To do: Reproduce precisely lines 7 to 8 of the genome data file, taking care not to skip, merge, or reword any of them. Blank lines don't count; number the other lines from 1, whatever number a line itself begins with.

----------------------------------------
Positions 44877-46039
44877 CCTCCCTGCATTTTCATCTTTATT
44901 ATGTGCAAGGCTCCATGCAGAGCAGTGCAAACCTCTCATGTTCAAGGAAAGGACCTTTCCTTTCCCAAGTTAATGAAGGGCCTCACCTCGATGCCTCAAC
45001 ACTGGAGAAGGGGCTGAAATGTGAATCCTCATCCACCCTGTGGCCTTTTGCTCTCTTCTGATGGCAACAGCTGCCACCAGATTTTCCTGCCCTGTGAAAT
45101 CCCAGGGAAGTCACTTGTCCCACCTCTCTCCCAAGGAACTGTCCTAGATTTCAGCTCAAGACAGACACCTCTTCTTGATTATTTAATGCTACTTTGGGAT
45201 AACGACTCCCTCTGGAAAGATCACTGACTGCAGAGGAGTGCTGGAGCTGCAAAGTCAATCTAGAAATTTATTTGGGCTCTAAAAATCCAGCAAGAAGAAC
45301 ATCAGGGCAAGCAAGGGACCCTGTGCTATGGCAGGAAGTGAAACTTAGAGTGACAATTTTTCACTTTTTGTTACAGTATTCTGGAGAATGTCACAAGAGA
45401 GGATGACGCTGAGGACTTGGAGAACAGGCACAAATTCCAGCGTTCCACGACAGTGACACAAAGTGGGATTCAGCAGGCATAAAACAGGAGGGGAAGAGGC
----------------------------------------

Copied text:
45301 ATCAGGGCAAGCAAGGGACCCTGTGCTATGGCAGGAAGTGAAACTTAGAGTGACAATTTTTCACTTTTTGTTACAGTATTCTGGAGAATGTCACAAGAGA
45401 GGATGACGCTGAGGACTTGGAGAACAGGCACAAATTCCAGCGTTCCACGACAGTGACACAAAGTGGGATTCAGCAGGCATAAAACAGGAGGGGAAGAGGC